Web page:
Once again, no one will be able to read this comment as author IP will not tolerate that this comment will be published.
Disclaimer: I am in the possession of letters from laywers from IP with unsubstantiated statements / claims about my acting in regard to my efforts to get retracted both fraudulent articles on the breeding biology of the Basra Reed Warbler. My views about author IP are therefore heavily biased. I reiterate that IP will not tolerate that this comment will be published and that therefore readers will also not be able to read this disclaimer.
I am hereby inviting IP to rebut / refute over here my view that this posting is a nice example of ‘partial behaviour’.”
Update. The words ‘to prevent’ need to be added to the quote: “I reiterate that author IP will go out of her league to bhave a scientific dialogue with me about the ‘Final investigation on serious allegations of fabricated and/or falsified data in Al-Sheikhly et al. (2013, 2015) – 1 July 2016’, a report which is since 1 July 2016 in the possession of author IP.”
So this quote must be read as: “I reiterate that author IP will go out of her league to prevent to have a scientific dialogue with me about the ‘Final investigation on serious allegations of fabricated and/or falsified data in Al-Sheikhly et al. (2013, 2015) – 1 July 2016’, a report which is since 1 July 2016 in the possession of author IP.”
A copy of this report has been deposited at https://www.academia.edu/33827046 (and also at https://www.researchgate.net/publication/318340512 ).
Iratxe Puebla and Joerg Heber state at http://blogs.plos.org/everyone/2017/05/02/data-sharing-in-clinical-research/ “We sought advice from two editorial board members who recommended pursuing access to the dataset and advised that individual-level patient data for Tables 1-5 were necessary to allow replication of the analyses.”
The Academic Editor of http://journals.plos.org/plosone/article?id=10.1371/journal.pone.0040808 is Pieter van Baal of Erasmus University https://www.eur.nl/people/pieter-van-baal/
I am in the possession of an e-mail from Dr. van Baal dated 25 January 2016 in which Dr. van Baal confirms that he is one of these two ‘editorial board members’. The Academic Editor Dr. van Baal thus holds the opinion that professor James Coyne, and others, must indeed get access to the raw research data of this PLOS ONE paper. Below the verbatim response from Dr. van Baal [in Dutch] which I received on 25 January 2016, and which was a response on a request from me and dated 22 January 2016.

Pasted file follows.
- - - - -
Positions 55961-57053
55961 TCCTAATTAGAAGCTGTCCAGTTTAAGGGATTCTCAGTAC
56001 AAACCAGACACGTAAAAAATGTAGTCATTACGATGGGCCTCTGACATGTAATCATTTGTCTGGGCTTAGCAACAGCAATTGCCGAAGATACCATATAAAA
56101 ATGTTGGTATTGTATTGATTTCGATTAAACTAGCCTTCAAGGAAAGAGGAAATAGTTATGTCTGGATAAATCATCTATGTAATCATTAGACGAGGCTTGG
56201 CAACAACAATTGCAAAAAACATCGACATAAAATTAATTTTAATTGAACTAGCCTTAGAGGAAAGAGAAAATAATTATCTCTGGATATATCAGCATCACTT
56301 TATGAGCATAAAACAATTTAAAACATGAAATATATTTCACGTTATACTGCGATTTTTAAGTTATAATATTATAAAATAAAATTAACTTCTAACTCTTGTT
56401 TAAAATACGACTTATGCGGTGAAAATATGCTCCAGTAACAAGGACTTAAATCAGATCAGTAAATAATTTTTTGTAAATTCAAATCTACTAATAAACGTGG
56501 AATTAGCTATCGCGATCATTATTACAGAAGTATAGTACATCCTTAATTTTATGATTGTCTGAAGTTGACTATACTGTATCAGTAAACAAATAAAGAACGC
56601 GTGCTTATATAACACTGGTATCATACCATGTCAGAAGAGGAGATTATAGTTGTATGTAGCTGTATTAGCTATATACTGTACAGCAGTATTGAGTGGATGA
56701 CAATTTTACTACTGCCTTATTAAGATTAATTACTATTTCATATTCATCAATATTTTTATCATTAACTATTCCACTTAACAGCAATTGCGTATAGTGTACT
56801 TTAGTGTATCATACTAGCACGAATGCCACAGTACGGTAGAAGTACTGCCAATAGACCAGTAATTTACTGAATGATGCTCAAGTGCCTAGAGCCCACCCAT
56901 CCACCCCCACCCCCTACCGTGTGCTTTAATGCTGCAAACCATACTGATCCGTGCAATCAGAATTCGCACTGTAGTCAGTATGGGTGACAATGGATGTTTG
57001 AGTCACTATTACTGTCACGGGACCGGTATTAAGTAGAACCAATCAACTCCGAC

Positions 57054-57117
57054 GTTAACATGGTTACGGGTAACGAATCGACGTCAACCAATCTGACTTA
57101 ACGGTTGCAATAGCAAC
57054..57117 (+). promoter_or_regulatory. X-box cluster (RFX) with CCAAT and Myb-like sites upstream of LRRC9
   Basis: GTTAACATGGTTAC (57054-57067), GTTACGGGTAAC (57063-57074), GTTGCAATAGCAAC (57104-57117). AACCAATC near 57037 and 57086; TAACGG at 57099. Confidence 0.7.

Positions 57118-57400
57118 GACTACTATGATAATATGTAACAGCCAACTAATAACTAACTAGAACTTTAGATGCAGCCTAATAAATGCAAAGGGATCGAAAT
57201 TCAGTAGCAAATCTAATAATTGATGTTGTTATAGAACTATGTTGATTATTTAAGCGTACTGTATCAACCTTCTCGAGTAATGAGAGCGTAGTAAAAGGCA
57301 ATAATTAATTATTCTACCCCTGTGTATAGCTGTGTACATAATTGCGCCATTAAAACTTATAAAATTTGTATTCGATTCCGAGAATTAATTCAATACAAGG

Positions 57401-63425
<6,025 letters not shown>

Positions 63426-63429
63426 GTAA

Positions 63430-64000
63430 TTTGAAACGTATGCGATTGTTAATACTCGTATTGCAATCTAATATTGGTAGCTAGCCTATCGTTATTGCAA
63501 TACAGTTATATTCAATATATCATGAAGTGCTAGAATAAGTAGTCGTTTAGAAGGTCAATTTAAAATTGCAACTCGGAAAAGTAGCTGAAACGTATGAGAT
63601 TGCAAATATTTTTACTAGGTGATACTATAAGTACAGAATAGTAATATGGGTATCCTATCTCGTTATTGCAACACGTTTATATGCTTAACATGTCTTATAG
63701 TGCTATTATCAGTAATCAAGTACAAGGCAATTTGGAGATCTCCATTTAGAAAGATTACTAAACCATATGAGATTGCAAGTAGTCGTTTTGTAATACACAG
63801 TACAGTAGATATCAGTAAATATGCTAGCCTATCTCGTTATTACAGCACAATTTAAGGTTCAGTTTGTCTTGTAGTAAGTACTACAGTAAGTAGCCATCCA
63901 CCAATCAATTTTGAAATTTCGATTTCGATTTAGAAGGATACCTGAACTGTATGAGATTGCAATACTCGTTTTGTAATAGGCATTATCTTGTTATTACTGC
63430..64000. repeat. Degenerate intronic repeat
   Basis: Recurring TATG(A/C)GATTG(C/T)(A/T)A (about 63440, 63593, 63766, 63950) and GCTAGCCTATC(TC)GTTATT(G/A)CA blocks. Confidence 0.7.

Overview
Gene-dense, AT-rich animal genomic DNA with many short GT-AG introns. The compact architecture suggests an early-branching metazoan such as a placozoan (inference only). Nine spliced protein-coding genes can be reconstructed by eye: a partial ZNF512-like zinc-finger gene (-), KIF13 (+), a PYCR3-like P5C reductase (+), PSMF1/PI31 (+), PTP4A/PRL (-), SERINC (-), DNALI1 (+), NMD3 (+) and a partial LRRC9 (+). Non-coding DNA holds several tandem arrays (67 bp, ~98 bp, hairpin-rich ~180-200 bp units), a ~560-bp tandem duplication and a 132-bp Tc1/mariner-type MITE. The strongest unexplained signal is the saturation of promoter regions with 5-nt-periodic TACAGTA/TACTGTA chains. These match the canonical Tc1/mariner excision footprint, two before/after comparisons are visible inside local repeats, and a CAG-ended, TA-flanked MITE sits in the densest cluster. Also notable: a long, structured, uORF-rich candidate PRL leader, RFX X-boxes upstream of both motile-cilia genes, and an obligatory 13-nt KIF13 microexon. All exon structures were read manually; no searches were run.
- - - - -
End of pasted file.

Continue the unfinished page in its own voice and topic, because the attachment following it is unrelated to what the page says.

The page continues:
“From: Pieter van Baal; To: Klaas van Dijk; Sent: Monday, January 25, 2016 10:50 AM; Subject: RE: Verzoek om een update over de stand van zaken over het verstrekken van alle ruwe data van pone.0040808
Beste Klaas, Ik heb het verzoek van PloS One gekregen om nog eens goed naar de studie te kijken en mijn advies uit te brengen. Ik heb de studie opnieuw gelezen en ben tot de conclusie gekomen dat in mijn ogen de kosteneffectiviteitsstudie correct is uitgevoerd, maar dat als de trial niet correct is uitgevoerd alle resultaten (inclusief natuurlijk de kosteneffectiviteit) in twijfel moeten worden getrokken. Mijn advies aan PLos kwam er op neer dat het me verstandig lijkt om de data die nodig zijn om de kosteneffectiviteitsstudie te repliceren openbaar te maken (vanwege alle commotie maar ook omdat de studie publiek is gefinancierd). Ik ben wel bang dat het openbaar maken van de data geen helderheid kan geven over de vraag of de trial correct is uitgevoerd. PLoS is zich aan het beraden over volgende stappen. Vriendelijke groet, Pieter van Baal”
From: Klaas van Dijk; Sent: 22 January 2016 8:04 PM; To: Pieter van Baal; Subject: Verzoek om een update over de stand van zaken over het verstrekken van alle ruwe data van pone.0040808 (…);”
I thus fail to understand why Iratxe Puebla [Joerg Heber was at that time not yet Editor-in-Chief of PLOS ONE and was at that time also not yet employed by publisher PLOS] has not immediately told in those days, so in January 2016, the authors of the PLOS ONE paper to ensure that James Coyne and others get access to the full set of requested raw research data, and within a fixed period of time, for example two weeks from the date of this formal request from publisher PLOS, and that the authors automatically agree with a retraction of their paper in case they fail to provide James Coyne and others full and unlimited access to the requested set of raw research data within the set period of time (so for example two weeks time).
Thank youu for sharing